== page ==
Environmental Conservation

Papers

Fifty years of deforestation and forest fragmentation in Madagascar

GRADY J. HARPERa1 c1, MARC K. STEININGERa1, COMPTON J. TUCKERa2, DANIEL JUHNa1 and FRANK HAWKINSa1a3

a1 Conservation International, 2011 Crystal Drive suite 500, Arlington VA 22202, USA

a2 Code 923 NASA/GSFC, Greenbelt, Maryland 20771, USA

a3 Conservation International, BP 5178, Antananarivo 101, Madagascar

SUMMARY

Tropical deforestation is a key contributor to species extinction and climate change, yet the extent of tropical forests and their rate of destruction and degradation through fragmentation remain poorly known. Madagascar's forests are among the most biologically rich and unique in the world but, in spite of longstanding concern about their destruction, past estimates of forest cover and deforestation have varied widely. Analysis of aerial photographs (c. 1953) and Landsat images (c. 1973, c. 1990 and c. 2000) indicates that forest cover decreased by almost 40% from the 1950s to c. 2000, with a reduction in ‘core forest’ > 1 km from a non-forest edge of almost 80%. This forest destruction and degradation threaten thousands of species with extinction. Country-wide coverage of high-resolution validated forest cover and deforestation data enables the precise monitoring of trends in habitat extent and fragmentation critical for assessment of species' conservation status.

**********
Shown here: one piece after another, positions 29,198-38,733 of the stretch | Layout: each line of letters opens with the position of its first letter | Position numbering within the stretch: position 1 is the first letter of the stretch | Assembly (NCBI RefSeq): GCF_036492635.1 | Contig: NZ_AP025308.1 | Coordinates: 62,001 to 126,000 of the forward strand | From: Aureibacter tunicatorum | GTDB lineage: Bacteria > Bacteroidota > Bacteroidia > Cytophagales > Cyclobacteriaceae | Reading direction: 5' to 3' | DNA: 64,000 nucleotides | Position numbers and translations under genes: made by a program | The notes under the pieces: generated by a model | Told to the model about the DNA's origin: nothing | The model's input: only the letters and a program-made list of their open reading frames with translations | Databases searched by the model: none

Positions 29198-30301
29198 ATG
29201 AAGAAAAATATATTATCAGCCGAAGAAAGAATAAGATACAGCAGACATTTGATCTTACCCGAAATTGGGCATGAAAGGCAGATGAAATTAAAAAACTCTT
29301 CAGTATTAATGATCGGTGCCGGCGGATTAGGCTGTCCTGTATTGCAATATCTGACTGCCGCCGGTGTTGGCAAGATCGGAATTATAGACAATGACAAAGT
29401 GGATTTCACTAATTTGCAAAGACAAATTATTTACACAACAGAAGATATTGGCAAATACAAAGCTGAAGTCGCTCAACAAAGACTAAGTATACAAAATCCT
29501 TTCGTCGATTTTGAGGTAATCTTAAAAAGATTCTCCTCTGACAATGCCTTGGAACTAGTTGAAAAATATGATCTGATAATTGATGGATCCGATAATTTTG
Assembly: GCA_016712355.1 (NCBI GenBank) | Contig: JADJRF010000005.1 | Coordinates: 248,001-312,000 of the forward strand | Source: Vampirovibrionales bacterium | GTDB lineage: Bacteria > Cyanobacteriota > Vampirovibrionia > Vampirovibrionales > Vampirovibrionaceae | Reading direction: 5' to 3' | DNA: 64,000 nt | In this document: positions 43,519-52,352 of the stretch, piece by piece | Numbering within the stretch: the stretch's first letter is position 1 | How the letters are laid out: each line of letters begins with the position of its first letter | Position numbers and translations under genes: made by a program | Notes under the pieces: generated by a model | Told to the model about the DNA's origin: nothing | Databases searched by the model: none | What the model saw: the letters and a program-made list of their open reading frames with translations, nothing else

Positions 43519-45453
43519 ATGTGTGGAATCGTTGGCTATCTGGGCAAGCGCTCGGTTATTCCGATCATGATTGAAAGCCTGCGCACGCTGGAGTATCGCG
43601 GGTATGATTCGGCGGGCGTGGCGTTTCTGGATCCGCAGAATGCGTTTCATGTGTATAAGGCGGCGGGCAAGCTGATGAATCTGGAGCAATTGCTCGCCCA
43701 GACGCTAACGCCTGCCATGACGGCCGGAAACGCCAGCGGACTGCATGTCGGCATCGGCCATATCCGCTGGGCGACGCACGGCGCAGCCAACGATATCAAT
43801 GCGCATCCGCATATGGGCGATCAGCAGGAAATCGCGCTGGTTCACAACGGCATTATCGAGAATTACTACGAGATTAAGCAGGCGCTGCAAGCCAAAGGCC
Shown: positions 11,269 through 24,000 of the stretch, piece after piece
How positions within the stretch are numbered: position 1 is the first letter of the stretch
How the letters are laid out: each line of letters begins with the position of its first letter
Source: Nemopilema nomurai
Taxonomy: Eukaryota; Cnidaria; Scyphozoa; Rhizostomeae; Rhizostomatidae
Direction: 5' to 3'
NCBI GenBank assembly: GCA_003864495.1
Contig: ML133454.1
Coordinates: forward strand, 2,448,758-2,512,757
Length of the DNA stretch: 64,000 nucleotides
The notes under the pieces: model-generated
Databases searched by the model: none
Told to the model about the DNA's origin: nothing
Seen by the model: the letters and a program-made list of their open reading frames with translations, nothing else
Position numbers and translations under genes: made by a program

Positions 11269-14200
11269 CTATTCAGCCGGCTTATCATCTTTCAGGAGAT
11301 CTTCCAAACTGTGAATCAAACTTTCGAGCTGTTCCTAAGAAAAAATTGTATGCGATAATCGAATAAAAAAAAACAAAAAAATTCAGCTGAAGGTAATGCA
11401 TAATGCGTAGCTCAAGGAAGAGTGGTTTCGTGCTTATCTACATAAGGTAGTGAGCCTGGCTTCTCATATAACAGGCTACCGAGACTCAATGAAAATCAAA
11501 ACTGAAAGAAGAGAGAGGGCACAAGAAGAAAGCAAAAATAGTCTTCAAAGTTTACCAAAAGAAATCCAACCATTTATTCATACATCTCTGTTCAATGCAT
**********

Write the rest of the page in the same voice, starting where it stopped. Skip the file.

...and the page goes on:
(Received June 29 2006)

(Accepted September 26 2007)

(Online publication December 21 2007)

Correspondence

c1 Correspondence: Grady Harper Tel: +1 703 341 2761 Fax: +1 703 979 2514 e-mail: gharper@conservation.org